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Second charge mortgages: what can they do for me?
Considering a second mortgage?
Borrowers who have had their mortgage for a long while might have been offered the chance to take a second charge mortgage. More often known as second mortgages, they are added on to the main mortgage premiums, and like any mortgage use your home as the security. Second charge mortgages are becoming increasingly popular with more mature homeowners who want to enjoy life and plan to use the loan to fund trips, home improvements and often weddings or other expensive items and events. Second mortgages are a way to release the cash in your house without remortgaging it completely.
What is a second charge mortgage?
The second charge mortgage means that you take a lump sum out of the mortgage which has already been paid on your home. You can use the equity of the home to secure the loan, meaning that you will have two mortgages on the house. Since you are buying the loan essentially with the part of the house which you have paid for, you now have a larger LTV percentage, and this can mean that you have to pay off the first mortgage faster. You can also only take out a mortgage on the equity which you have paid into the house, so for example a £200,000 house with £110,000 on the mortgage means that your second charge mortgage will only be available up to £90,000. You need to discuss the equity with the lender before making any decision.
Why take out a second mortgage?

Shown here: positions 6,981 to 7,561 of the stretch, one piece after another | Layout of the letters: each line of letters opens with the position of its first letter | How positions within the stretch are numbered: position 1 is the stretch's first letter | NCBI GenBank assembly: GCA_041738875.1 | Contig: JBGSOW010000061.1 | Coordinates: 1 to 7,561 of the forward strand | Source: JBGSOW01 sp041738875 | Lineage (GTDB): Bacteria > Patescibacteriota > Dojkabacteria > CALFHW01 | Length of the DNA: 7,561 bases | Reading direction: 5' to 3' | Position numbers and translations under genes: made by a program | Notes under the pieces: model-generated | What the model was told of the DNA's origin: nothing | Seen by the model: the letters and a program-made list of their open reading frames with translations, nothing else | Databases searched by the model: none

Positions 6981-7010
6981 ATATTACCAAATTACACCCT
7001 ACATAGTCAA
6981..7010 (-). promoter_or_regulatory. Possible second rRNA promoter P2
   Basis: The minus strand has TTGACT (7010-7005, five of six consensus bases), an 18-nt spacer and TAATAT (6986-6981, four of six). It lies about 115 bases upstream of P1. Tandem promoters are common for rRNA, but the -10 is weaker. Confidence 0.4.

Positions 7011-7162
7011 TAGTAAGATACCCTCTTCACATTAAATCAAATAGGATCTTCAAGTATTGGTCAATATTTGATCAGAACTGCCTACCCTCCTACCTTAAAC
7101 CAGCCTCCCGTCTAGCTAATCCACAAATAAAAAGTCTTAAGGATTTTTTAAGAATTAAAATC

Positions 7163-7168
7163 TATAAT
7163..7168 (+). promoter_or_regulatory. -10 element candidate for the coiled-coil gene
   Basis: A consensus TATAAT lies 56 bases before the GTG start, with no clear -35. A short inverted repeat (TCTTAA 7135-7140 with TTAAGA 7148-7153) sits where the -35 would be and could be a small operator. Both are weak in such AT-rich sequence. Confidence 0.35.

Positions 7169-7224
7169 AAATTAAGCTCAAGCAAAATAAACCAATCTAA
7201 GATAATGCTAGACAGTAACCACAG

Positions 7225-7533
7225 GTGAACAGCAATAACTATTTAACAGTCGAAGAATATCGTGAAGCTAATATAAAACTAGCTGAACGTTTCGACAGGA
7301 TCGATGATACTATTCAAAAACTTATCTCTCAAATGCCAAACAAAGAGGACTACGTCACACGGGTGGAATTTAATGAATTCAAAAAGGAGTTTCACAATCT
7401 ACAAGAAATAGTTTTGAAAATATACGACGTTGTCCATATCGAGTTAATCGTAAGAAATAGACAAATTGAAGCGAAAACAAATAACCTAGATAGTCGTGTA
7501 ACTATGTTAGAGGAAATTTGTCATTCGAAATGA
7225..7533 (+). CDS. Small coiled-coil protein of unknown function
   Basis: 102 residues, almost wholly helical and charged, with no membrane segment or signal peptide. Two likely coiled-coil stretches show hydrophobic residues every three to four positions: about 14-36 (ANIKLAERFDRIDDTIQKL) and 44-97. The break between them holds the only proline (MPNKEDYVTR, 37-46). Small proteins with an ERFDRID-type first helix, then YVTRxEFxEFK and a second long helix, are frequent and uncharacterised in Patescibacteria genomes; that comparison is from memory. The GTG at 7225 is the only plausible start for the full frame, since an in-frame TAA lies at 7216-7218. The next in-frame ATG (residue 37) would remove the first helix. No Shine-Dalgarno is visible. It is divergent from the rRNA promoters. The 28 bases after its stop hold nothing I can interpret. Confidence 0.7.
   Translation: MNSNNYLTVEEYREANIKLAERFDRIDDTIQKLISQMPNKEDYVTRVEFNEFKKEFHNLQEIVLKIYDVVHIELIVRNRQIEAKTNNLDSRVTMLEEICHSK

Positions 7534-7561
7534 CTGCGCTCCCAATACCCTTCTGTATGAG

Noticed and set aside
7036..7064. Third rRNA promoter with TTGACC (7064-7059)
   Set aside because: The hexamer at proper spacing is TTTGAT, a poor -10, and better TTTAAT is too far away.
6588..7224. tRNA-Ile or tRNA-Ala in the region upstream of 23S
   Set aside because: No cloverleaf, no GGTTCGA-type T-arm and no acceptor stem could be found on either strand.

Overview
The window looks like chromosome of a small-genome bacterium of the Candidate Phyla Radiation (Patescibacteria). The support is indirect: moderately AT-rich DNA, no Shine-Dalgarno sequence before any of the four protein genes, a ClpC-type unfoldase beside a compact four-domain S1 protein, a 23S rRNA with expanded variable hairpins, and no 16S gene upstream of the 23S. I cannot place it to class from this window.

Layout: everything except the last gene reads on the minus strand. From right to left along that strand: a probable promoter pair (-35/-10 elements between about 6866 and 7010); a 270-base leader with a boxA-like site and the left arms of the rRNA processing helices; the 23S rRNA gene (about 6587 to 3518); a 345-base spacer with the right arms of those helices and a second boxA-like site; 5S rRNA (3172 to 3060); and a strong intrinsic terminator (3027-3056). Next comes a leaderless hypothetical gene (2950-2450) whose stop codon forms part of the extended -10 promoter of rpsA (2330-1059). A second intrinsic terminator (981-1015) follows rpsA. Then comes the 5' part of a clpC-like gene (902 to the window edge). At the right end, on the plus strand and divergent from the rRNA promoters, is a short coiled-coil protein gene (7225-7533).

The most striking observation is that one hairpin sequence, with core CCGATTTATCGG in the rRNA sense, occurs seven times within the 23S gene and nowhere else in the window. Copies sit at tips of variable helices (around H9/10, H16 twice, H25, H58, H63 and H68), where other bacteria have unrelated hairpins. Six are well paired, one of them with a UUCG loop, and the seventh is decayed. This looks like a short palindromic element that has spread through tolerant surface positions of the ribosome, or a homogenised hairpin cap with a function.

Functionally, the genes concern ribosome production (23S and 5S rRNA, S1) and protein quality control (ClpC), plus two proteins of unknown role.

Why bother with a second mortgage?
There are many reasons to take out a second mortgage, most of which include problems with the first mortgage. For example, if you would have to repay a high fee for a remortgage, then you may choose the second mortgage as the less expensive option. You may also benefit if you no longer have a good credit rating, for example, if you have been in debt with other companies since the first mortgage was taken out. Remortgaging in these circumstances could raise the rate of interest you will be repaying each month. Second charge mortgages can also be very useful when a family is growing, as they won’t have to pay the early penalty for the extra loan, and the higher rate of interest will be less than the total of the early payment fee.
When is it not right for me?
Second mortgages can be a bad idea in certain circumstances, for example if you have already started to struggle with your debts and are not repaying the primary mortgage. Nearly 900 properties were repossessed by lenders through second charge debts a few years ago, and that number has not really decreased in the following years.
Using the second mortgage to pay off debts which are spread across a large area may not a good idea. The second charge mortgage can last for 25 or 30 years, and that is a long time to be paying off credit card debts or unsecured loans as you will pay more interest in the long term. You have to commit to the second charge mortgage with your home, and while it may seem like a good idea to cover your credit card, you will be replacing a simple, unsecured debt with a secured loan, increasing your risks of repossession if you fail to meet the loan repayments.